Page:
All the military appointments and the awards of gallantry and meritorious service were, and still are, announced in the London Gazette.

The London Gazette, together with the Edinburgh and Belfast Gazettes, is the official paper of the goverment in the United Kingdom. The London Gazette includes notices relating to State, Parliament, Planning, and so on. The Supplements to the London Gazette contain single subjects of The Queen's Birthday Honours and New Year Honours, Imperial Service Medal, Ministry of Defence (i.e. Military Awards, Promotions) and The Queen's Award for Enterprise.

The following gallantry awards published in The London Gazette with a citation: The Victoria Cross (V.C.), the Distinguished Service Order (D.S.O.), the Military Cross (M.C.) and the Distinguished Conduct Medal (D.C.M.).

Where to View Medal Records

The London Gazette

An online historical archive has been created from the digitization of the printed volumes. The archive includes the period covering the World Wars (1914-1920) and 1939-1948).

The London Gazette website contains basic information about how to get started on searching for military awards and citations:

Website: Help

The National Archives, Kew

The Medal Rolls, formerly held by the Army Medal Office in Droitwich, are available to view for free by the public at the National Archives in Kew.

The Medal Index Cards are available on microfiche and can be viewed in classification WO 372. Using the references provided on the Medal Index Card for the issue number of each medal, then the Medal Rolls can be viewed according to that number in classification WO 329 to see if there is any further detail for the individual is given in the Rolls. Members of staff at the National Archives will be pleased to assist with any enquiries during a search.

Alternatively the Medal Index Cards are available to search online from the National Archives. However, it is worth noting that the Medal Index Cards were scanned onto microfiche by the National Archives some years ago in black and white and only the front of each card was scanned. Some cards did contain information on the reverse side, which may generally relate next of kin. Medal Index Cards are not available to view before paying for a download.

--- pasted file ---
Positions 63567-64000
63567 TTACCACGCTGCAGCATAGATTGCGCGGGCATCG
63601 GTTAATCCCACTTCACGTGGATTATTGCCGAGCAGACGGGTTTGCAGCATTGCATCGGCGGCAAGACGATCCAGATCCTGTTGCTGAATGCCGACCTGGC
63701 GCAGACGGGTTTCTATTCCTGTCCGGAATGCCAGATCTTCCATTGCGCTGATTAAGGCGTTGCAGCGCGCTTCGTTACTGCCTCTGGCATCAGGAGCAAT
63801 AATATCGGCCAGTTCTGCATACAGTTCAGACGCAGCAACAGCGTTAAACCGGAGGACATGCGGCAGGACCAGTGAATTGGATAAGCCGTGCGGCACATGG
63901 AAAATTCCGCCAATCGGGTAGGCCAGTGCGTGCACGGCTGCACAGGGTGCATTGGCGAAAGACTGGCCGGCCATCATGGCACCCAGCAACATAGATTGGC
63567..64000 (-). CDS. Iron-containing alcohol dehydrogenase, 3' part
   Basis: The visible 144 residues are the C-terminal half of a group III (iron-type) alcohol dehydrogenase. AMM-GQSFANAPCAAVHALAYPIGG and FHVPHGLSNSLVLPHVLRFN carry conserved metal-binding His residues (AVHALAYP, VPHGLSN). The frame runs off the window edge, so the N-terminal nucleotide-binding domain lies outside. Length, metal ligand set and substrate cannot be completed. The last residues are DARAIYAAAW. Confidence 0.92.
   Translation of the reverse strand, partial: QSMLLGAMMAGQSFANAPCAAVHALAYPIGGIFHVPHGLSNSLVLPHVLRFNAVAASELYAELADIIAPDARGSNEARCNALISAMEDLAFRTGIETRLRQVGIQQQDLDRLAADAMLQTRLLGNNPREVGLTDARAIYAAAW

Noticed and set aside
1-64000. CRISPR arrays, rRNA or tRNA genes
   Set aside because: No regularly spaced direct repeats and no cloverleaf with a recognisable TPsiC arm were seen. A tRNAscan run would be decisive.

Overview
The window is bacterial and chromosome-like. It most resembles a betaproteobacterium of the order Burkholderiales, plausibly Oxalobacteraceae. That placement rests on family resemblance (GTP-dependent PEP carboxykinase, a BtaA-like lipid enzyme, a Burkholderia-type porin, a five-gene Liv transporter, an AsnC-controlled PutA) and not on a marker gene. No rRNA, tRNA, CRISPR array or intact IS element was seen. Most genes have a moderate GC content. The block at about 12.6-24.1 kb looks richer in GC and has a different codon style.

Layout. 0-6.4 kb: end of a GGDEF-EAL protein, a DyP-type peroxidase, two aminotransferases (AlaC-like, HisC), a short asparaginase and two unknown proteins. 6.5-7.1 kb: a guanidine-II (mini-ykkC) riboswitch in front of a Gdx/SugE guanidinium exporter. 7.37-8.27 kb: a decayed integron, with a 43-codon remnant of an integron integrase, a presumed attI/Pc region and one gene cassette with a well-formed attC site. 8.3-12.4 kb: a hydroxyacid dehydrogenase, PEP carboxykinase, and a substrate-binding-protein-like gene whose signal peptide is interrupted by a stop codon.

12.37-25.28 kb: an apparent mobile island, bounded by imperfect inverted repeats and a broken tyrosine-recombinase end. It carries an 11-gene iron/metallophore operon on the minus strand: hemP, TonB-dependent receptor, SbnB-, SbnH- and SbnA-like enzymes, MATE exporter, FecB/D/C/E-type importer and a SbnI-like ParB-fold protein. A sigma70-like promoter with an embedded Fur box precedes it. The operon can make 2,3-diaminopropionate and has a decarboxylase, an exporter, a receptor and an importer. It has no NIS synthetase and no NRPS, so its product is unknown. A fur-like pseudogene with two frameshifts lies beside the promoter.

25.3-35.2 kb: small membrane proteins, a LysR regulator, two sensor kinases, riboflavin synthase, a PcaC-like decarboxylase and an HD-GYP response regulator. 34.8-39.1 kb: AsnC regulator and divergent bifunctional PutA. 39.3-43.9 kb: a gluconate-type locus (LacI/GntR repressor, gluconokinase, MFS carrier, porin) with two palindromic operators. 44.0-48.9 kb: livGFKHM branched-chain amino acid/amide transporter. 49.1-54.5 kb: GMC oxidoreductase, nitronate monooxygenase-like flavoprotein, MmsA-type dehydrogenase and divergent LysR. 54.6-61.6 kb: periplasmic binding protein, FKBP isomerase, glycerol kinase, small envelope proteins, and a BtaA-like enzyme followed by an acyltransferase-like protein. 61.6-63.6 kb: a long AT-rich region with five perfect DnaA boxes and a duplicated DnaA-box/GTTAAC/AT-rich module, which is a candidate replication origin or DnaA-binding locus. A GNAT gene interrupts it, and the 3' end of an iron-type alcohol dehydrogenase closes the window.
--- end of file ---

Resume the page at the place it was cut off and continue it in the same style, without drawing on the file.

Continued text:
Awards and citations listed in The London Gazette are available to view at the National Archives.

For further information about the medal records and documents available online and at the National Archives see the WW1 medals section of the National Archives website at:

Website: Medal Records

Since the rescue and rehousing of the Medal Index Cards in the early years of 2000, the entire collection of several million cards has been scanned in colour, with the front and reverse side of each Medal Index Card available to view online at There is an annual subscription fee for the service, which is available to buy with a 14 day free trial.

Website: Medal Index Cards

Imperial War Museum, London

The Imperial War Museum has a set of copies of The London Gazette to view. Visitors can make an appointment to view copies in the Reading Room.

Reading Room at Books and Publications

Replacing WW1 Campaign Medals

The United Kingdom's Ministry of Defence Medal Office does not replace lost or stolen British campaign medals issued to servicemen and women or their next-of-kin after the First World War.

An information page by the Ministry of Defence (MoD) Medal Office is available, and this question is one of the FAQs as the very last question. You can see the MoD page here:


Replica Medals & Medal Ribbons

Replacement replica medals and medal ribbons can be obtained from a number of companies.

A recommended company known to is Award Productions:

Website: WW1 Medals

Related Topics

Three of the British campaign medals: The 1914-15 Star, British War Medal and the Victory Medal.
Three of the British campaign medals: The 1914-15 Star, British War Medal and the Victory Medal.

A Guide to British Campaign Medals of WW1

A Guide to British Awards for Gallantry or Meritorious Service in WW1

Useful Link

Website offering a range of information on medals including an interactive medal identification tool, The Knowledge Zone, The Geneology Archives (step by step guide to military geneology), The Book Shop, The Militaria Forum and a directory of militaria dealers.